When Father Steve Baumann ‘retired’ from a Catholic middle school classroom to pursue his vocation, a priest friend told him he would just be teaching larger classes. “How true that is,” the 67-year-old parochial vicar of Annunciation Parish in Altamonte Springs said.
A native New Yorker, Father Baumann attended public schools until middle school, at which time he transferred to his parish school. “That was a good move, and gave me the faith foundation for my growing years until I was professionally teaching at St. Mary Magdalen in Altamonte Springs,” he said.
Growing up as an only child, his family practiced their Catholicism regularly, with weekly Sunday Mass, holy days of obligations, and the weekly Lenten devotions of the Stations of the Cross and Adoration. His father was a non-practicing Methodist who attended Sunday Masses faithfully. One day he surprised the family with conversion to the Catholic faith.
“He admitted many years later that he was touched by the faith and devotion he saw in us, and the beauty of the Mass, and decided to seek instruction from our pastor, which led to his formal conversion,” Father Baumann said.
Although his interest in pursuing a vocation was awakened in eighth grade, his family cautioned him to go slow and pray about it. “But they were always supportive and gave me the freedom to discern.”
Father Baumann became interested in teaching as a profession, and pursued that career with multiple degrees in college.
It wasn’t until Monsignor Patrick Caverly entered his life at St. Mary Magdalen that the pursuit of a vocation would come to fruition. Monsignor Caverly hired Father Baumann as a middle school teacher, and took the 26-year-old under his wings. “We formed a faith connection,” Father Baumann said.
There were two vocation ‘moments’ for Father Baumann. One occurred during the St. Mary Magdalen Fall Festival in 1986. He was trying to input grades on to a high tech Apple II-E computer. Most unlike the conscientious teacher that he was, his concentration was interrupted time and again. He found himself making mistakes as he entered the grades. Finally, he paused and said, “If this is you Lord, and you are telling me what I think you are then I’ll do it!” He shut off the computer and returned to the festival. He found himself walking around in a fog, relishing the feeling of great joy he was experiencing.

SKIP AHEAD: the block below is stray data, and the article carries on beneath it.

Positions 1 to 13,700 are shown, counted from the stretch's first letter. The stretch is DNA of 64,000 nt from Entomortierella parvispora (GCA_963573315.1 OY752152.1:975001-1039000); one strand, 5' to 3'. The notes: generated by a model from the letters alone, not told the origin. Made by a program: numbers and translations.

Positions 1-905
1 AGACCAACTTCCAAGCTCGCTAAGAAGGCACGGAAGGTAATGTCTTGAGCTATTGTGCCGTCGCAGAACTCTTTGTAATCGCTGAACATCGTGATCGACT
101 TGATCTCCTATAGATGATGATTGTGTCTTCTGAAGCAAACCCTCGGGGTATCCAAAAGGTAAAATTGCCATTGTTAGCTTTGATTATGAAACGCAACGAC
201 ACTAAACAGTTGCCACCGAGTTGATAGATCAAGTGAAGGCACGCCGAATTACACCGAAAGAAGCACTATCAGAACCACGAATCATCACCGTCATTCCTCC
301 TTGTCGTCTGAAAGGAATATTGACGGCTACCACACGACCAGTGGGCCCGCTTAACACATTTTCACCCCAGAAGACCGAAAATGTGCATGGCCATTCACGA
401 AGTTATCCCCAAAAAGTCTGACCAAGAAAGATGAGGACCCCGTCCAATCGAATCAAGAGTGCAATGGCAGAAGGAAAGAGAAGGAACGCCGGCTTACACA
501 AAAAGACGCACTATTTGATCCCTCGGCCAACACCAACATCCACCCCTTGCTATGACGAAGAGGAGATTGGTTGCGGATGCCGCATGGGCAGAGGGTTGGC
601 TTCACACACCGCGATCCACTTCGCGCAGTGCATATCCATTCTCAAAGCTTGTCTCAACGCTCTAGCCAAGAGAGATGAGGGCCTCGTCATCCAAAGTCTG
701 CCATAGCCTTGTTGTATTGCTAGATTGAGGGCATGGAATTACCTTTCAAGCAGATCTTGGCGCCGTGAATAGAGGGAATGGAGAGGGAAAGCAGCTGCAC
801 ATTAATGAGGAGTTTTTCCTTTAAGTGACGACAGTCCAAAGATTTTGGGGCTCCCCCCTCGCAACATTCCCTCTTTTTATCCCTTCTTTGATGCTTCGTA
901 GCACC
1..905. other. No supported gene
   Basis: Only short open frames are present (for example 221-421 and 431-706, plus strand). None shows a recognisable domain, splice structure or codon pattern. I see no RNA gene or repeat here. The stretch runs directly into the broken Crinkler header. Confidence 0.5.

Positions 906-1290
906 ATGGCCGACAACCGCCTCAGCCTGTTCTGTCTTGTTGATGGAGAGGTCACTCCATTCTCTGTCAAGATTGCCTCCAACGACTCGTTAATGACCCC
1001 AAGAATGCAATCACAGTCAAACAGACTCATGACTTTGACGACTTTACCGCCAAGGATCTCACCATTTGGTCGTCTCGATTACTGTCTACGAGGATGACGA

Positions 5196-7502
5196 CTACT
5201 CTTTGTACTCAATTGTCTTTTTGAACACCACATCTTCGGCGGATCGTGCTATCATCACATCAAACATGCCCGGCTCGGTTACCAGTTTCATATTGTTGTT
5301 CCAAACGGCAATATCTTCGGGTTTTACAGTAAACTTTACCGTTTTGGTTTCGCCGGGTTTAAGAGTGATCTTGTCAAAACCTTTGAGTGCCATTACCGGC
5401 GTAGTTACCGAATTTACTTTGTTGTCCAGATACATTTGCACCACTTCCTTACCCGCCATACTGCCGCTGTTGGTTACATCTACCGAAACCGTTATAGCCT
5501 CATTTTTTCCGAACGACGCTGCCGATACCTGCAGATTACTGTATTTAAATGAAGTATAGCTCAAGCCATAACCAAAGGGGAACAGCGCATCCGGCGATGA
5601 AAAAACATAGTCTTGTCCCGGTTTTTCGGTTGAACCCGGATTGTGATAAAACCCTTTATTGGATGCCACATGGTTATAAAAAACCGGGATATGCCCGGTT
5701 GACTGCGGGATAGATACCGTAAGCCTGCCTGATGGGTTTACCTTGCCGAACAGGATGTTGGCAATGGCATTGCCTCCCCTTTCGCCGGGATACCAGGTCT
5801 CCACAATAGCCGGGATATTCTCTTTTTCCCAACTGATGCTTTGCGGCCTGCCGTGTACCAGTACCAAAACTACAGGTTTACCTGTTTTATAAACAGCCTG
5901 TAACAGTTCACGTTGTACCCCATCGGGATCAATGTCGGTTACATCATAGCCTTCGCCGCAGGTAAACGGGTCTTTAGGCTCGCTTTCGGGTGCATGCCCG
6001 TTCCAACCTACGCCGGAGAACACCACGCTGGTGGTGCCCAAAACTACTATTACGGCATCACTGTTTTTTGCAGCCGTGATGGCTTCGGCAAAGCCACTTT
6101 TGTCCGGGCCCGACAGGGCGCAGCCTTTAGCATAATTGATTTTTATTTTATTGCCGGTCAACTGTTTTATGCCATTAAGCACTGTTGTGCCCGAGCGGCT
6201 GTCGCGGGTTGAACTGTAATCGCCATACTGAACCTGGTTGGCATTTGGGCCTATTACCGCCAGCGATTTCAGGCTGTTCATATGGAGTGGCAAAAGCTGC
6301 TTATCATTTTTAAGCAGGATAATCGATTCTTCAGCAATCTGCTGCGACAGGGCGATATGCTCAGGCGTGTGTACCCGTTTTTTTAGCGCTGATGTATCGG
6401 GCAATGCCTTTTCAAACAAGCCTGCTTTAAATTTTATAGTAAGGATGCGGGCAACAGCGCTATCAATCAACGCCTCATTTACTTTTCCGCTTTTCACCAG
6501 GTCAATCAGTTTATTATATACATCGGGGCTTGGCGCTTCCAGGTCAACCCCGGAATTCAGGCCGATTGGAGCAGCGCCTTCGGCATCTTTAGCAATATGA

A few months later, Monsignor Caverly invited him to Sunday morning breakfasts at the rectory. Then he invited him to dinner to meet other priests. Following a three hour conversation during which Father Baumann asked many questions about the priesthood, including why he shouldn’t pursue a vocation, he finally stopped and said, “Well it’s obvious I should do this and you win.” “Oh Stephen, not I but God wins!” Monsignor Caverly replied.
The only thing holding Father Baumann back from entering the seminary at an earlier age was the care of his mother, who had senile dementia. His father had died in his mid-sixties, leaving Father Baumann as her sole caregiver. Once Father Baumann finished his application to the seminary, his mother died peacefully in her sleep, with a big smile on her face.
He was 38 years old at the time. Bishop Norbert Dorsey sent Father Baumann to the Sacred Heart School of Theology in Hales Corners, Wisconsin.
“I spent four glorious years of interesting studies, fieldwork and spiritual formation alongside other mature men who were also professionals and quite a few being widowers whose children had grown up. Our dinner conversations with heart surgeons, educators, attorneys at law, retired military officers, journalists, and many other professionals, were stimulating and encouraging, especially their vocational stories.”
Father Baumann was ordained on June 6, the anniversary of D-Day and the feast day of St. Norbert, something he and the bishop shared in common for many years afterwards.
Reflecting on his 25 years as a priest, his favorite activities and greatest privileges are celebrating Mass and hearing Confessions. He is the Scout Chaplain for the Diocese of Orlando, and oversees the religious awards program.